Meet the power duo behind Birdsong’s Sweet Treat Trio box: Chef Yesenia Castanon and Chef Zoee Wong. Birdsong is a 1 Michelin starred restaurant in San Francisco, offering a multi-course dining experience. Their heritage cuisine features the best of the season.
During the pandemic, Birdsong shifted their indoor dining experience to a more takeout-friendly menu. And it has been SUCH A HIT! Think picnic baskets with fried chicken, pies, and Nashville-style fried chicken sandwiches with the infamous Claude the Claw.
Picnic baskets made their first appearance during Valentine’s Day weekend. The menu boasts a generous serving of fried chicken with sides. The Sweet Treat Trio is an add-on.
The Sweet Treat Trio box comes packed with 3 thoughtfully conceptualized and expertly executed pastries:
- Honey for my Honey: layer upon layer of honey-kissed cake, cream, and chamomile
- Choux for my Boo: an eclair filled with a rich toasted black sesame pastry cream
- Entremet for my Bae: a multi-textured mousse cake with roasted banana and coffee
Each pastry is a delicious piece of art. We interviewed the duo that created these masterpieces.
What inspired the pastries in the Valentines sweet trio box?
Yesenia: Zoee and I were discussing how cutesy Valentine’s day was. A holiday that allows you to get away with all things cheesy. After giggling over our ability to rhyme, we became really attached to the idea of a dessert box. Neither of us work pastry regularly and we thought it would be a fun challenge.
Zoee: It happened pretty spontaneously. Yesenia and I were just riffing one day. We were embracing the inherent cheesiness of Valentine’s and started coming up with rhyming dessert names. One thing led to another and the next thing you know, we were deciding on flavors and developing recipes.
Which one is your favorite and why?
Yesenia: Although I do love how the honey cake turned out, the entremet was very stunning! Every time we looked at the gently gold dusted feathers, we both squealed.
Zoee: I can’t pick a favorite child. Haha. I really loved working on them all. But the idea for the entremet came together in my head pretty well-formed, so it was fun to fine-tune and execute it within a couple of days. It’s satisfying for something to turn out as you picture it in your mind’s eye.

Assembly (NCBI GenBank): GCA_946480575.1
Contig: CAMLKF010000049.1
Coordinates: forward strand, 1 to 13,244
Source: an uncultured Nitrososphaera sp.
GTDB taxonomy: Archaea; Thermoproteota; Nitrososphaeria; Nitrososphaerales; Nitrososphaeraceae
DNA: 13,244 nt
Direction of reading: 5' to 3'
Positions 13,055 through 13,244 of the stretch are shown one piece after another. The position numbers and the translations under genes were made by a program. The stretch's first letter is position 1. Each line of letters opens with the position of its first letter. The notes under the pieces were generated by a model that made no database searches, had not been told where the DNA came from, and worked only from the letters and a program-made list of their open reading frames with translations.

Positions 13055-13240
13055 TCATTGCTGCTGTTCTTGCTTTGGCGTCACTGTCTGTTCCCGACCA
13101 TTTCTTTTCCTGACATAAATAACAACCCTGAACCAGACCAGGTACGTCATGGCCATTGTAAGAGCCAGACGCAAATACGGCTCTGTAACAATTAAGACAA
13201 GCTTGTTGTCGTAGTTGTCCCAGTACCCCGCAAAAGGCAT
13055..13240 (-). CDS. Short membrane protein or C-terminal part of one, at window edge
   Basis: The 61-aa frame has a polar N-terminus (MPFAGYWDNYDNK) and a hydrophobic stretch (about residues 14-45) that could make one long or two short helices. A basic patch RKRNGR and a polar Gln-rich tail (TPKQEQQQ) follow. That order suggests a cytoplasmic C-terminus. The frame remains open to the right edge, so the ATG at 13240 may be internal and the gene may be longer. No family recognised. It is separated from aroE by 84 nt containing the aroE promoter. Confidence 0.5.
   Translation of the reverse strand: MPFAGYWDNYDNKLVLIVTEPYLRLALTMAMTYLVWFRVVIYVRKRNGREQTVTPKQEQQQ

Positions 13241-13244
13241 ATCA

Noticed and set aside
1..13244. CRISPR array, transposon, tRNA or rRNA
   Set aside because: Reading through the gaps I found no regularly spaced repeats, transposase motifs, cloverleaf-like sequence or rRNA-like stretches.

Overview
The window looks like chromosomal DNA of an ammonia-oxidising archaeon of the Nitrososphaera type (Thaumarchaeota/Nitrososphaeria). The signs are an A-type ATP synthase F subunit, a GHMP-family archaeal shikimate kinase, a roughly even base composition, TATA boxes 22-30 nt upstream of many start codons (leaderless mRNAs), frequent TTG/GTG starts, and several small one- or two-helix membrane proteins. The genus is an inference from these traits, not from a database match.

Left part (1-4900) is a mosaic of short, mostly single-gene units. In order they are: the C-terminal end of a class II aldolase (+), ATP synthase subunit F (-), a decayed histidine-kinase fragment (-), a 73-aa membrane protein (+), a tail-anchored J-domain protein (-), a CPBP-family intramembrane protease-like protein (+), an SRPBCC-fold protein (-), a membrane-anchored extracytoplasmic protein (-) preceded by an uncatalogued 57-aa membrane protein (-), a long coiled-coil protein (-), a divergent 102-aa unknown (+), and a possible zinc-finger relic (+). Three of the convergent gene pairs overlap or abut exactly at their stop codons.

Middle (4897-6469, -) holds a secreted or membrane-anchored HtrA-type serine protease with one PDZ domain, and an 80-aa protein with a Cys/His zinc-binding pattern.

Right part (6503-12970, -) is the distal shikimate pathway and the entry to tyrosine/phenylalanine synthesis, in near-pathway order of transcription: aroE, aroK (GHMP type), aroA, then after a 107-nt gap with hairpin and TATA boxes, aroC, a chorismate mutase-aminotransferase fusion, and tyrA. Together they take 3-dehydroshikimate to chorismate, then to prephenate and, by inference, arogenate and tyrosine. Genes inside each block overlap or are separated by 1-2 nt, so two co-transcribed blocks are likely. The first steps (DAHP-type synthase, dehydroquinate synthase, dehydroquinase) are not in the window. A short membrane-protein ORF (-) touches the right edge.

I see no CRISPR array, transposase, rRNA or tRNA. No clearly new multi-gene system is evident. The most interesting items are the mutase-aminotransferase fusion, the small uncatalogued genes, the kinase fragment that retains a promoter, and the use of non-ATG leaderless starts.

How do you two collaborate on pastries?
Yesenia: Oh it’s amazing! It starts with one word, then we start bouncing ideas off of each other. In between ridiculous propositions and laughing hysterically, we get a solid foundation for a project.
Zoee: Really naturally! We conceptualized everything together, did lots of taste testing and question asking. I love working with Yesenia because it feels really instinctive to collaborate. It’s a lot of fun to have someone to bounce ideas around with who is incredibly encouraging and thoughtful.
What inspired/motivated you to be a chef?
Yesenia: I guess I’ve always wanted to. I would play in restaurants a lot as a child. I would make my own little menu, I was the server, I would“cook” (at that age it was mostly pop-tarts and other toaster friendly items). Baking in particular has always been a go to in my family for coping, celebrating, or to just pass the time. It felt natural to find a life around food.
Zoee: I’ve always loved being in the kitchen and making things, but my “Aha!” moment was watching a documentary on Ferran Adria when I was about nine. I remember calling my mum while she was at work from our house phone and telling her that I was going to become a chef. I don’t think I could’ve put the words to it then, but in retrospect, I think it was at that moment that I realized that food was and is so much MORE.